Meet John Malveaux

Concert Promoter/Arts Presenter

bioJohn Malveaux started booking future Grammy singer Thelma Houston in Long Beach and Los Angeles in 1964. He later promoted concerts primarily in Long Beach featuring legends such as Dizzy Gillespie, Big Joe Turner, Jackie Wilson, Jackie “Moms” Mabley, George Gobel, James Brown, Marvin Gaye, Smokey Robinson, Etta James, Four Tops, and Martha Reeves & The Vandellas. Starting in 1997, representing the Long Beach Central Area Association(LBCAA), John began producing free concerts sponsored by the City of Long Beach in honor of Martin Luther King Jr. Day and Juneteenth Celebrations.

Memorable performances included Kool & The Gang, Shirley Caesar, Andre Crouch, Deniece Williams, Evelyn “Champagne” King, Dazz Band, Rose Royce, Ronnie Laws, Lakeside, Low Riders(original War), Denque Fever, Bobby Rodriguez, Mighty Mo Rodgers, and Thelma Houston.

John’s interest and research in classical music heightened after befriending American composer Roy Harris in 1977. During 2003 Black History Month, he produced “An Evening of Grace & Style” at the Skirball Cultural Center featuring music of composes William Grant Still, Ed Bland, Barbara Sherrill, Margaret Bond, Samuel Coleridge-Taylor and arias from William Grant Still’s Costaso and A Bayou Legend operas. A visual art exhibit, Operatic Mask series, by Evangeline Seward complimented the arias. Performers included Ron Clark(violin), Yolanda West(Soprano), Barbara Sherrill(Piano), James Sterrett-Bryant(Baritone), Robert Ball(Marimba),Gwendolyn Lytle(Soprano), Charles Dickerson(Tenor), Althea Waites(Piano), Barbara Sherrill Chorale, Hansonia Caldwell(Piano), and Marcus Eley(Clarinet).

On August 3, 2003, John organized performance of William Grant Still vocal and piano music for the dedication and reception of TROUBLED ISLAND opera mural at William Grant Still Art Center(Los Angeles Cultural Affairs). Evangeline Seward(piano) and Carol Allen(soprano) performed selections including “Tis Sunset in the Garden” from TROUBLED ISLAND. Judith Still, daughter of William Grant Still attended the dedication and reception.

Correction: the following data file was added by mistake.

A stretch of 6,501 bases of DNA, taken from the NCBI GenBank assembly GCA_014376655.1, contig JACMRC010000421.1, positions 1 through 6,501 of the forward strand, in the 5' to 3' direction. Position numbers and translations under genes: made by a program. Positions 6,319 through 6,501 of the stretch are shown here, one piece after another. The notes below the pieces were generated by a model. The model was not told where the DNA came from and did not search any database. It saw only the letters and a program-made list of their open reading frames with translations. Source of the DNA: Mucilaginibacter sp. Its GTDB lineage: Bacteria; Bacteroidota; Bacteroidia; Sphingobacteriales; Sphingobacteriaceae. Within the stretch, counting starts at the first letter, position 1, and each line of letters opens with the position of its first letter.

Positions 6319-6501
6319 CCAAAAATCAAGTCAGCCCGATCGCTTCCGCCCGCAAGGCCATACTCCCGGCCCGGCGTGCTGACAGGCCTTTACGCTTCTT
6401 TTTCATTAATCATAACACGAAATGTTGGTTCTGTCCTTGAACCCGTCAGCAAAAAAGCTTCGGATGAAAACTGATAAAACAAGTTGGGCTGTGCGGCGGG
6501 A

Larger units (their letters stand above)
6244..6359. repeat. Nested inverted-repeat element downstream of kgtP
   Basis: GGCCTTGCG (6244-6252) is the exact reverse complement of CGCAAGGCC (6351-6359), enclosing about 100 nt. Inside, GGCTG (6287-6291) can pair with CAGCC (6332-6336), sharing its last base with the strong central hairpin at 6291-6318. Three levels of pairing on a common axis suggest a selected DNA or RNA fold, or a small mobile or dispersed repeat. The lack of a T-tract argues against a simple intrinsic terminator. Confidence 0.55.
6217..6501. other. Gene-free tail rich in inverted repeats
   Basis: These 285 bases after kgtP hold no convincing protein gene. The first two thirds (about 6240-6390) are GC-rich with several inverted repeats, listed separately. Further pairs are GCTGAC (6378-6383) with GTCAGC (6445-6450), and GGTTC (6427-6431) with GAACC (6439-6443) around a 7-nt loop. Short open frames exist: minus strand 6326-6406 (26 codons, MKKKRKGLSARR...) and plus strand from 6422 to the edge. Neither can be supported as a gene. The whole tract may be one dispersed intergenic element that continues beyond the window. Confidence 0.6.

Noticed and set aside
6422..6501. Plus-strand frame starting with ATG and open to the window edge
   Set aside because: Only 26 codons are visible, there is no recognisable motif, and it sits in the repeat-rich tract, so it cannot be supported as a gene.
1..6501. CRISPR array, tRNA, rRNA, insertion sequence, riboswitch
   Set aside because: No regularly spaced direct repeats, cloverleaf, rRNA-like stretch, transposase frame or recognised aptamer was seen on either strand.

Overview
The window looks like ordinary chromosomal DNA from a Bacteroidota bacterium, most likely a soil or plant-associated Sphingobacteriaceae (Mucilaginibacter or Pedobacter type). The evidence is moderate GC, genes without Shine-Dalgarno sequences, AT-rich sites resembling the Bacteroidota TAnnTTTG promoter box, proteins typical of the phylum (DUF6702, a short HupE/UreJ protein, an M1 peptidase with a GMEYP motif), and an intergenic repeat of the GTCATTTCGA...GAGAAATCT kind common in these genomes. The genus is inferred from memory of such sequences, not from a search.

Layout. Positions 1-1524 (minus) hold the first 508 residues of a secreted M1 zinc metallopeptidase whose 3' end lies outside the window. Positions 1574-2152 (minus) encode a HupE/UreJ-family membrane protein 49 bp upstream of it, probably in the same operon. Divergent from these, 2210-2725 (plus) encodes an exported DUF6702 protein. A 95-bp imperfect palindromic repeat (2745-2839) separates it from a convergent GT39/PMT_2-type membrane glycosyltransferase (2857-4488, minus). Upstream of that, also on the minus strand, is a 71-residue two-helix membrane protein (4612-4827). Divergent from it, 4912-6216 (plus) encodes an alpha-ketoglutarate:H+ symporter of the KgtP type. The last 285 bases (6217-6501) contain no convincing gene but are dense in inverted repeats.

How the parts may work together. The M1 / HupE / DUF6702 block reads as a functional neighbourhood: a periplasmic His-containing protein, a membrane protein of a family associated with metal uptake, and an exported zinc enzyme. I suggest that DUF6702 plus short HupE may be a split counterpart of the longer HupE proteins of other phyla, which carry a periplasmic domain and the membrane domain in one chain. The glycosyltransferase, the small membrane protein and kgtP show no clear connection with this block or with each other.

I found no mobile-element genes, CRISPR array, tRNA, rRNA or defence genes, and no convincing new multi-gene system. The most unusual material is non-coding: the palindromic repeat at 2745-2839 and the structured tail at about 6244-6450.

John organized lectures by music scholars Dr. Hansonia Caldwell and Dr. Ray Briggs with corresponding music performances covering classical, spiritual, and jazz on September 10, October 22, and November 5, 2006 respectively at the Long Beach Museum of Art as part of the exhibit PORTRAITS OF A PEOPLE: Picturing African Americans in the Nineteenth Century. The September 10 performance by the Original Angeles Players included Afro-European Chevalier de Saint-George (1739-99) STRING QUARTER NO.1.

In 2007, John initiated and coordinated with Sonja Hawkins, Music Director at Renaissance High School for the Arts, student opera workshops conducted by soprano Malesha Jessie who has performed with LA and San Francisco Operas.
“Singing Her Song: The Story of Hope Foye” Celebrating Black History Month 2008 was created by Union Bank as the sixth in a series of compact discs honoring distinguished African Americans. As president of LBCAA, John partnered with Union Bank Renaissance Branch and Union Bank corporate to present a live conversation and performance by soprano Hope Foye in honor of Women’s History Month 2008. Hope Foye was a classically trained soprano, activist and protégé of Paul Robeson when her passport was taken during the McCarthy era because she participated in a competition in East Germany. After a successful ten year career in Mexico, Hope lived and worked in Europe for fourteen more years before returning to the United States in the late 1970’s. At 86, Hope is still a remarkable talent with an inspirational spirit. John also presented performances of soprano Hope Foye at the California African American Museum in Los Angeles and Bowers Museum in Santa Ana. “Beyond the incredible life of Hope Foye, her performance of “Angelitos Negros”(Black Angels) can never be forgotten”, said John Malveaux
In June 2008, with the help of a grant from the Arts Council for Long Beach, John produced “Music Without Borders” concert at the Long Beach Museum of Latin American Art. The free concert featured chamber and vocal music of Carlos Chavez and William Grant Still performed by the Original Angeles Players(string quartet), Amber Mercomes(soprano), and Evangeline Seward(Piano). “The concert was an opportunity to heighten awareness of neglected significant contributors to the world of classical music and bring different cultures together”.

LBCAA co-sponsored with the City of Long Beach Parks Recreation & Marine the 2009 Long Beach JUNETEENTH Celebration. JUNETEENTH is the oldest celebration in the nation commemorating the ending of slavery. John organized a new 72 piece symphony orchestra and 40 voice chorus(MusicUNTOLD Orchestra & Chorale) to perform the west coast premiere of Roy Harris “Bicentennial Symphony”. The composition premiered in Washington D.C., February 10-12, 1976 with the National Symphony Orchestra at the Kennedy Center for the Performing Arts. It is the strongest musical statement on U.S. History, slavery, and race relations ever made by an American composer. The chorus carries the larger part of the work with passages from the Preamble to the Constitution, the Gettysburg Address, and the Emancipation Proclamation as well as original passages. The work had not been performed in 33 years. The performance was endorsed by the Abraham Lincoln Bicentennial Commission, a federal agency in Washington DC. Classical radio KUSC participated as a media sponsor. The Celebration also included Blues featuring Mighty Mo Rodgers(African American) and Jazz featuring Dr. Bobby Rodriguez(Latin). John was recognized by the United States Olympic Committee for organizing the performance.